Hank Williams: The Show He Never Gave
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|Hank Williams: The Show He Never Gave|
|Directed by||David Acomba|
|Produced by||Helga Stephenson|
Henk Van der Kolk
William T. Marshall
|Written by||Maynard Collins|
|Starring||Sneezy Waters, Dixie Seatle, Sean McCann, Jackie Washington|
|Music by||Hank Williams, Sneezy Waters |
Keith Glass - Guitar
Joel Zifkin - Violin
David Harvey - Bass
Ron Dann - Steel Guitar
Peter Beaudoin - Drums
|December 31, 1980|
Hank Williams: The Show He Never Gave (1980) is a colour movie from Canada that runs for 86 minutes. It was released by Simcom Limited and made by the Film Consortium Of Canada.
The film was produced by Henk Van Der Kolk and William T. Marshall. Helga Stephenson was the executive producer. It was directed by David Acomba. Maynard Collins wrote it, and it was based on his stage play. The budget was $CAD578,000.
The movie was nominated for "The Tex Ritter Award" at The Country Music 1983 Awards Show. It lost to Tender Mercies. It played at the Toronto Film Festival, the London Film Festival and at FILMEX in Los Angeles, California.
Unable to secure music rights for a theatrical release from Acuff-Rose who were concerned about the drugs and alcohol scenes, the film was only shown on television (HBO in the US). The movie was filmed for 6 1/2 days between December 8 and 13, 1980. During rehearsal on December 8, the crew learned that John Lennon had been assassinated. Everyone instantly went down to a vigil held in the square at Toronto City Hall. This news gave the movie a very real sense of melancholy.
While the musical performance and stage banter elements of the film remain true to the original play, director David Acomba was responsible for the overal film adaptation approach situating Hank in his final car ride on New Year's eve 1952 while he imagines an ideal small roadside bar performance. Acomba worked with Collins introducing ficticious characters representing important influences on Hank's music. Although in colour, the desaturated visual style using fixed lenses is intended to evoke an old 50's television kinescope recording - inspired by Hank's last appearance on the Kate Smith Show in March 1952.
Waters changed some of the lyrics of "Too Many Parties", making it about the brother of a lawyer instead of a wayward woman. He added new lyrics to "Men With Broken Hearts" ("And even sleep brings no relief to these men who curse their births/they have no dreams of happiness left in heaven or on earth/for how can men have faith in God when faith in fellow man departs") and rearranged other lyrics.
This movie is available on two DVDs, from White Star and Echo Bridge. Neither contain any extras. Both are full-screen.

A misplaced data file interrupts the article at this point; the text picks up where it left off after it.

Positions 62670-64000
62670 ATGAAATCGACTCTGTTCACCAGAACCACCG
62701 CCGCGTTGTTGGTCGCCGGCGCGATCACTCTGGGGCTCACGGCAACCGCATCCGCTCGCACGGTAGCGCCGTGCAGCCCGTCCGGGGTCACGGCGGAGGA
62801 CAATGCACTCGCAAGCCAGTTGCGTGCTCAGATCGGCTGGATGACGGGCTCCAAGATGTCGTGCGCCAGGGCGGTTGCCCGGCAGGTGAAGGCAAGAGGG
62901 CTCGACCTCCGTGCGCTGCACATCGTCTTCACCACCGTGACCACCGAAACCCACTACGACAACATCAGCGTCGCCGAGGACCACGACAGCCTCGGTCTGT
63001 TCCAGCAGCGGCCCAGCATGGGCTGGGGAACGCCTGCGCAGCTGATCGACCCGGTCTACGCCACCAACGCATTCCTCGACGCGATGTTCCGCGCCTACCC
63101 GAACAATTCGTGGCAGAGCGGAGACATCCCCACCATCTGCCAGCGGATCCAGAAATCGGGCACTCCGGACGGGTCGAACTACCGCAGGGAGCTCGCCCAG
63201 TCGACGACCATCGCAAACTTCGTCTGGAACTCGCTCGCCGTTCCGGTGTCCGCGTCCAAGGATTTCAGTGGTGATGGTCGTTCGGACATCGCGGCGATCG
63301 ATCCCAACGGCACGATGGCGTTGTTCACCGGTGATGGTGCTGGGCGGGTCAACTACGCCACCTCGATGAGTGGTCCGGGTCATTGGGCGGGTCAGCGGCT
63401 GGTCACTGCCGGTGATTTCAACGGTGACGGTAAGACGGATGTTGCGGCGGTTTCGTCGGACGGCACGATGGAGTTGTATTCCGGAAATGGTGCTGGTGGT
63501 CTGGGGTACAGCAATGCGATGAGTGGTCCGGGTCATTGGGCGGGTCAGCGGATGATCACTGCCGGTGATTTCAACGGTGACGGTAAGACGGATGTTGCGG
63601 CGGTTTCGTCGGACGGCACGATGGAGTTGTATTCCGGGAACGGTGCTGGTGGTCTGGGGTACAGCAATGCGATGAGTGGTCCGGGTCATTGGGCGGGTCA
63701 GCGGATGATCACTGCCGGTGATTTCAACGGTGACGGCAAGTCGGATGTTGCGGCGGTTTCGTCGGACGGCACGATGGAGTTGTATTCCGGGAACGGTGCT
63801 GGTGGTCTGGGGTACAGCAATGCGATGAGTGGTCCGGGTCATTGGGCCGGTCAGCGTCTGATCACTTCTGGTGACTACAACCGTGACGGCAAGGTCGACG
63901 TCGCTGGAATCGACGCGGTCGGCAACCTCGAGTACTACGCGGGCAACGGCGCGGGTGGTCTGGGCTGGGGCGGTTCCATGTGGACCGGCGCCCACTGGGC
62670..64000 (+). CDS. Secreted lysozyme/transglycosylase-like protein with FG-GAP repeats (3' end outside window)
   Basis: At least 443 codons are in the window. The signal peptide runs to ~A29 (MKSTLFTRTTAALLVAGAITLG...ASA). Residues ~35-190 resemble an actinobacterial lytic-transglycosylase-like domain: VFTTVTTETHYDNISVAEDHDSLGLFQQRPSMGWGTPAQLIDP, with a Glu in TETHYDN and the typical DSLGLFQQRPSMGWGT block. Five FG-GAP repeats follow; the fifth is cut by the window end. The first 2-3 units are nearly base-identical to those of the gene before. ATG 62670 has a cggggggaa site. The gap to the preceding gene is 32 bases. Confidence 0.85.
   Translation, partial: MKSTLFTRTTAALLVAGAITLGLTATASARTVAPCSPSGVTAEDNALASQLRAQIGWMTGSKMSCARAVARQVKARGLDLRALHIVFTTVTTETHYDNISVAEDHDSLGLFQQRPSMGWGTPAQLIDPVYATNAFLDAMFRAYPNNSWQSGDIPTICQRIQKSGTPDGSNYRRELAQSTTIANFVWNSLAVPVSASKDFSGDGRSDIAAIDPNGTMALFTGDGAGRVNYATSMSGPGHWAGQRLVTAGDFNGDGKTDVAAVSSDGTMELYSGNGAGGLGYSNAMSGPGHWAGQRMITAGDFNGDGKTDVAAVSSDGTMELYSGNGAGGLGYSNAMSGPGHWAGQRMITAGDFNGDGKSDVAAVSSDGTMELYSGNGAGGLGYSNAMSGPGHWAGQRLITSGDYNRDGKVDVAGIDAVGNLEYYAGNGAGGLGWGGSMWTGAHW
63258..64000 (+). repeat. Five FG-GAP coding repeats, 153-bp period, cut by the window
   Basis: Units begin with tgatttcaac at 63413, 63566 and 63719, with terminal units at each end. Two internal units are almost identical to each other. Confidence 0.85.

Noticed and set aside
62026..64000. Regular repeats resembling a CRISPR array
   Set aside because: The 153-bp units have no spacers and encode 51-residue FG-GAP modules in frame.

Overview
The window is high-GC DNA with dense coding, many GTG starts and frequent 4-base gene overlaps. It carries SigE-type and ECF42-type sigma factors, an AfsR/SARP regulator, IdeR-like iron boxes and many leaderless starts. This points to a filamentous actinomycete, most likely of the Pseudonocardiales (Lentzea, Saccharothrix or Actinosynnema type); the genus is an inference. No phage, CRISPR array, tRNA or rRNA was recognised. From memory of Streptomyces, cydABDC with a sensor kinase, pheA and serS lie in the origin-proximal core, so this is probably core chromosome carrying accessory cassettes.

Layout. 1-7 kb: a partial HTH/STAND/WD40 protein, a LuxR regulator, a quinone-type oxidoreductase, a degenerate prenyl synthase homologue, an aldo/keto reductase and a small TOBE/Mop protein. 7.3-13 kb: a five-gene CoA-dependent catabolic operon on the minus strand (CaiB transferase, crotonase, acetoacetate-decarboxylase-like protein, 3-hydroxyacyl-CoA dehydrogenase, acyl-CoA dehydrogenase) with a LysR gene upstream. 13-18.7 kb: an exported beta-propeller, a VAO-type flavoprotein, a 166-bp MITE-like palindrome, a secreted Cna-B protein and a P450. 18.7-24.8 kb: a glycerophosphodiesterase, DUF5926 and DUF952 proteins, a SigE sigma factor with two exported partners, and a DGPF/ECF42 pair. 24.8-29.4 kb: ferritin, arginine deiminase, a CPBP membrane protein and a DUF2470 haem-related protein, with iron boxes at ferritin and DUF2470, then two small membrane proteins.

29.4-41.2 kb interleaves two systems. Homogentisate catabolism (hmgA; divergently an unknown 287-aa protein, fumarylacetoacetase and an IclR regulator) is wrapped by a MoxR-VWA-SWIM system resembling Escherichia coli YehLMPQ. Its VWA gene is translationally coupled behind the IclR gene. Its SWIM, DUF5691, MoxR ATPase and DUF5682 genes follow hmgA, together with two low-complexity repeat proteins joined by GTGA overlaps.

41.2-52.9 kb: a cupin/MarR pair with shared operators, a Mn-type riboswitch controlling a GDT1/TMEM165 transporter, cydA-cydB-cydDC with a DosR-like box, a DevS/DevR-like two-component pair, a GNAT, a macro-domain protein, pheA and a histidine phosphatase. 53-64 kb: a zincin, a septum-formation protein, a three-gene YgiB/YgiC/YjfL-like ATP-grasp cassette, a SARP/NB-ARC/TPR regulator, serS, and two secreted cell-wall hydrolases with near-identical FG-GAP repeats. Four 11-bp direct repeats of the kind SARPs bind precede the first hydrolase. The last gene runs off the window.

The movie is set on December 31, 1952, and has the country western singer Hank Williams being driven to a concert in Ohio. As he sits in the back seat of the car, he imagines a show he wishes he was giving. In this fantasy show, set in a bar, Williams sings many songs and talks about his personal life and religious philosophies. The movie cuts back and forth from the fictional show to the car. At the end, Williams sings the song "Men With Broken Hearts" to the crowd. He asks them to pray for him and wishes them a happy new year, then he walks out of the bar as bells toll. Back in the car, the real Williams dies. He was only 29 years old. On EW.COM, "Entertainment Weekly" gave the movie a "B+" when it was reviewed on November 27, 1992. Ken Tucker wrote that the film "still fascinates because it taps into the deep melancholy power of its subject" and noted "dark, eerie and atmospheric, this 'Show' is a heartfelt work".
- Hank Williams: The Show He Never Gave (1981) The New York Times. Retrieved July 7, 2014
- TV Guide, December 1980
- HBO Booklet Guide, December 1980
- EW.com (Entertainment Weekly) reviewed by Ken Tucker, November 27, 1992)
- The New York Times
Originally produced in Canada by "an artist and a beekeeper" who were friends of Sneezy Waters, the live theatre show was a spectacular hit in Canada where it played in the kind of questionable bars Hank Williams might have played. The show first opened in Ottawa, Collins' and Waters' home town, in 1977. Its debut in Toronto that year sparked rave reviews and front pay superlatives. The following year the show crossed Canada and then traveled to many places in the United States before being picked up as a movie.